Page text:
The following piece was adapted from the International Stillbirth Alliance newsletter issue, Stillbirth Matters, by Joy Lawn
This is a moment when the huge, hidden tragedy of stillbirth has the best chance to date of moving from the shadows towards more attention and action on the global stage. The Lancet’s Neonatal series in 2005 was a landmark in bringing 4 million newborn deaths out of the shadows, and we now have that same hope for stillbirths.
Each day more than 7,200 babies are stillborn - 2.6 million a year. Death just when a parent expects to welcome a new life. Each one is an individual story of a family devastated by the loss of their child. The loss is especially felt for women, who may be marginalized and even be blamed for the loss. The Lancet Series on Stillbirths represents the work of 69 authors from over 50 organizations and 18 countries, with the analysis on numbers and lives saved drawing on over 5 years of extensive reviews and analysis. Many organizations, some of which have not traditionally focused on stillbirths, have come together with a common purpose to work together for change. The International Stillbirth Alliance (ISA) and many partners have played key roles, and ISA especially brings the power of parents - a voice that has brought change in some higher income countries and yet a voice that is virtually unheard in low income settings. 98% of stillbirths happen for families in low and middle income countries while over 75% in South Asia and Sub Saharan Africa .These families also need recognition, need a voice, need to know that steps are being taken to avoid other such deaths.
Our new analysis suggests that the world’s 2.65 million third trimester stillbirths could be halved by 2015 at a cost of only $2.32 per person per year in the 68 highest burden countries. These same interventions are already being promoted to reduce maternal and neonatal deaths, and, indeed, almost 1.5 million newborns and around 201,000 women would be saved with the same interventions.
But a series is only a set of papers – even if it is The Lancet! Every page of the series has data and stories, and used for action - the building blocks for change. Yet change will come only if the words are read. The shared window for media attention is usually days, although with repackaging on local numbers this window may last longer. The real goal is policy and program action and the window for maximizing change is months, or at most a year or two, before this is old news. Policymakers have a short attention span and we have attention now and need to use it well. What can our community do?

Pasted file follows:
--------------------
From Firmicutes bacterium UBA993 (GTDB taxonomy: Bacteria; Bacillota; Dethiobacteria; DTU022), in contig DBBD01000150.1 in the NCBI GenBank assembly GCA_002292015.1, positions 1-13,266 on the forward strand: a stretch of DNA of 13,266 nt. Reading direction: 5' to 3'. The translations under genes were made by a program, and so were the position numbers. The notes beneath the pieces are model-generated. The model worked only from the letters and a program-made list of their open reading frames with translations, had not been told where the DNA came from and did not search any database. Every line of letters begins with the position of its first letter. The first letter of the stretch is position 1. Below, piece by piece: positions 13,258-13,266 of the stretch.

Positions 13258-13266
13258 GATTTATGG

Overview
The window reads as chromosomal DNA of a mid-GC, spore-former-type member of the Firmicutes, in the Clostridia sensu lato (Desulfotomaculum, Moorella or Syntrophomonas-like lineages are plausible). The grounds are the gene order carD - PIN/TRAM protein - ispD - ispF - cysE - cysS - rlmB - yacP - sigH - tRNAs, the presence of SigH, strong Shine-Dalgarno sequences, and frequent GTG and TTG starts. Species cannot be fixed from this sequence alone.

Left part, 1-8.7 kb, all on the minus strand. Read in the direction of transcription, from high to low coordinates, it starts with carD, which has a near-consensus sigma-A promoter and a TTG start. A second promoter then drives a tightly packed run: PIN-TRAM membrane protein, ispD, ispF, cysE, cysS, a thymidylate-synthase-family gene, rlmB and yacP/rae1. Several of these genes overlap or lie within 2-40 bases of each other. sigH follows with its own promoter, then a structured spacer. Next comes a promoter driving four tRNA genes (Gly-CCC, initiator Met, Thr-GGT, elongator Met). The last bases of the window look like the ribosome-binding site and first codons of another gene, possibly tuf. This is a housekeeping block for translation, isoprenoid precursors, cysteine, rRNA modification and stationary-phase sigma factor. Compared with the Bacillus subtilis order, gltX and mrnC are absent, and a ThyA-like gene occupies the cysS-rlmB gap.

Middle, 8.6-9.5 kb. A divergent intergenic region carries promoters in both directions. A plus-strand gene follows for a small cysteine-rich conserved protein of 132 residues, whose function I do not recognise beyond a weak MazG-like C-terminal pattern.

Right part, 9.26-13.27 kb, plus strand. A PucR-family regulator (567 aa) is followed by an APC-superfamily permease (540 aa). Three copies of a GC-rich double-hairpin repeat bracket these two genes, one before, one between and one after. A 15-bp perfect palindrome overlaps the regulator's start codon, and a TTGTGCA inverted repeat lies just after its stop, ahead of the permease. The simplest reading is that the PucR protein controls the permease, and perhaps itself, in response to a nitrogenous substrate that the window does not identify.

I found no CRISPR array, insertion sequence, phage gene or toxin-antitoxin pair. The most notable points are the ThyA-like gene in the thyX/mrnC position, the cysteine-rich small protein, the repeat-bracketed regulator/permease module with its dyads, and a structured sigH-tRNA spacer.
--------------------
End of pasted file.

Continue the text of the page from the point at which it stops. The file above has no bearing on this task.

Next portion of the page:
1. Know and use the information
Read the papers: The Lancet has generously made the papers and executive summary free on line for all the world, not just subscribers. The headline messages in the executive summary and key messages in each paper give the main points clearly. PMNCH has also produced a Stillbirth Knowledge Summary - which synthesize the evidence in a short, user-friendly format to inform policy and practice.
Know your numbers: at least know the global number of stillbirths, and your local (national) number. Numbers are easier to understand than rates. Noting that in high-income settings the definition may differ from the WHO definition (>1000 g or >28 weeks gestation). For example in the USA using the WHO definition would report around 15,000 stillbirths a year for 2009 but the CDC 20 week definition reports 27,500 in 2009. If everyone is using different numbers then momentum will be compromised. Download an excel spreadsheet of the 193 countries, rates, number, progresss and ranking.
Consider a national Factsheet – a one pager, at most 2 pages with a report card of numbers, rates, rankings and key issues to address. See this example from South Africa.
2. Get the news out
Organize local or national events, inviting media and professional partners and parents to discuss what your community or country can do to prevent stillbirth, to better support parents. Contact your local print and other media to get the local story out highlighting parent’s personal stories.
Consider helping on translations and sponsor print copies. Sponsor print copies to reach key audiences. The International Confederation of Midwives Congress in South Africa in June 2011 is a key opportunity to engage with midwives who are the lynchpin for care at birth. Funds are needed to reach 4000 at the congress with messages on their role in preventing stillbirth.
3. Maximise the use of the data for use in policy and programs
Help disseminate the papers and adapt summaries for your community or country. Share with key partners including professional (obstericians and midwives) and United Nations agencies. The data for stillbirth rates, numbers, progress 1995-2009 and national rankings is available.
Adapt the series PowerPoints to have a local flavor with your data, parent stories and local photos. You can also use free software, Lives Saved Tool (LiST) to estimate how many stillbirths could be prevented with the 10 interventions highlighted, and also the lives saved for mothers and newborns.
Let us extend our efforts to facmilies affected in low and middle income countries. Their voices have not been part of the global dialogue – let us use this data in the series and draw in the reality of loss from parent stories and know that change really can happen if we work together.
> Learn more about how you can break the silence.
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